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Britain, France to sail South China Sea in challenge to China

By Elizabeth Shim
French Minister of the Armed Forces Florence Parly listens to British Secretary of State for Defense Gavin Williamson during International Institute for Strategic Studies' Asia Security Summit in Singapore, or the Shangri-La Dialogue, on Sunday. Photo by Wallace Woon/EPA-EFE
French Minister of the Armed Forces Florence Parly listens to British Secretary of State for Defense Gavin Williamson during International Institute for Strategic Studies' Asia Security Summit in Singapore, or the Shangri-La Dialogue, on Sunday. Photo by Wallace Woon/EPA-EFE

June 4 (UPI) -- France signaled readiness for a military encounter with the Chinese navy during remarks from the French defense minister at the Shangri-La Dialogue in Singapore.

Defense Minister Florence Parly said Sunday rules-based international order must prevail in the South China Sea, in a speech that may have been directed at China, the Straits Times reported.

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Parly and her British counterpart Gavin Williamson said they plan to sail their warships across the South China Sea to demonstrate their right to traverse international waters, the South China Morning Post reported Monday.

China has unilaterally claimed most of the waters as part of its maritime territory by its own definition of a "Nine-Dash Line" around most of the South China Sea.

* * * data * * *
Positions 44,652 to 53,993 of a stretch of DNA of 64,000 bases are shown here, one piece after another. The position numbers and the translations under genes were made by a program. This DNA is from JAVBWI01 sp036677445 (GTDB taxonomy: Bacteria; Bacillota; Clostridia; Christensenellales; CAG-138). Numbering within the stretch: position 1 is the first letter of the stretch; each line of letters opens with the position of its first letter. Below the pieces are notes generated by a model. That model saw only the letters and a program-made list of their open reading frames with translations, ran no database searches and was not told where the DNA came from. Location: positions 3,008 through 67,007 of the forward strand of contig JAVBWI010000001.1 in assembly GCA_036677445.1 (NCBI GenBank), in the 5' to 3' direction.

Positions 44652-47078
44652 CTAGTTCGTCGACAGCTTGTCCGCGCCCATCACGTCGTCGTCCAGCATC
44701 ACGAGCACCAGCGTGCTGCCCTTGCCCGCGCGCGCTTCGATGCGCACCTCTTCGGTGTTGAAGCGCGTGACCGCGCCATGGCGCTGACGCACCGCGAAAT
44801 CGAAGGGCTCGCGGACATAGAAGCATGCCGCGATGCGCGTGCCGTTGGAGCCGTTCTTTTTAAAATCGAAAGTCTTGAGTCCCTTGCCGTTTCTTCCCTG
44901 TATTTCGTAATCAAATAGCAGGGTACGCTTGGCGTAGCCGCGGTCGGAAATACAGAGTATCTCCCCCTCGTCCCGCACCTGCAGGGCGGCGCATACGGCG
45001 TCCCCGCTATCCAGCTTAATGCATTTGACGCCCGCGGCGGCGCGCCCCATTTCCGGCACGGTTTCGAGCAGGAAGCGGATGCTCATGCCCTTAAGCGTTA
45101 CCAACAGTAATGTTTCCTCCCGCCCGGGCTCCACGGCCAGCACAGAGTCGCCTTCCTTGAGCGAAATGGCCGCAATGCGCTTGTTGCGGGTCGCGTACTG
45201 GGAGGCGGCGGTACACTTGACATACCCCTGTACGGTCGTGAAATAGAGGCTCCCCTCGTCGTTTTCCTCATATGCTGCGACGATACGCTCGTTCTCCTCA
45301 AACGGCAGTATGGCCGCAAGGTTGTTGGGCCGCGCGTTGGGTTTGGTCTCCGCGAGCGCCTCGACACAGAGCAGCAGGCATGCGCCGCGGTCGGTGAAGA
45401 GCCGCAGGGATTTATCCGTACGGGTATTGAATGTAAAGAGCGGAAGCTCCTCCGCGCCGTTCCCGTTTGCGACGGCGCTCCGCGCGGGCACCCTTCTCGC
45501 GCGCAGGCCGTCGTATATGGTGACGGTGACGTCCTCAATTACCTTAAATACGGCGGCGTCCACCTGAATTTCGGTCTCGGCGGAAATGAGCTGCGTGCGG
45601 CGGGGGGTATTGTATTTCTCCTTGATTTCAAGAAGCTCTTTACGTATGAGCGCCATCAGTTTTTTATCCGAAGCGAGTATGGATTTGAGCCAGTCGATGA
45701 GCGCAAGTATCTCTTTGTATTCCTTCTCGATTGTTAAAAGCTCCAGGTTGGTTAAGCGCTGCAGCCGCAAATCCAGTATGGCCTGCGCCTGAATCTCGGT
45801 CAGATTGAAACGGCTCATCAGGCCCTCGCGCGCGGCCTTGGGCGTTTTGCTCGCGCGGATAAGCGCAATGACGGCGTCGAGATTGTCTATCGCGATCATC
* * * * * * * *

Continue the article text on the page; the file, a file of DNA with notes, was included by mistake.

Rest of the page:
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The joint deployment of French and British maritime forces will depart from Singapore next week, then travel to "certain areas" of the high seas, Parly said.

"At some point a stern voice intrudes into the transponder and tells us to sail away from supposedly 'territorial waters'," she said, describing a potential encounter. "But our commander then calmly replies that he will sail forth, because these, under international law, are indeed international waters."

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China's vice president of the Academy of Military Science, Lt. Gen. He Lei said violation of China's sovereignty will not be allowed, and Senior Col. Zhou Bo of Beijing's defense ministry said the limit is 12 nautical miles from Chinese-controlled isles and reefs, including the disputed Spratly and Paracel Islands.

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The joint decision comes after the United States issued a warning on Chinese militarization in the high seas.

U.S. Secretary of Defense Jim Mattis said Saturday militarization would face "much larger consequences."

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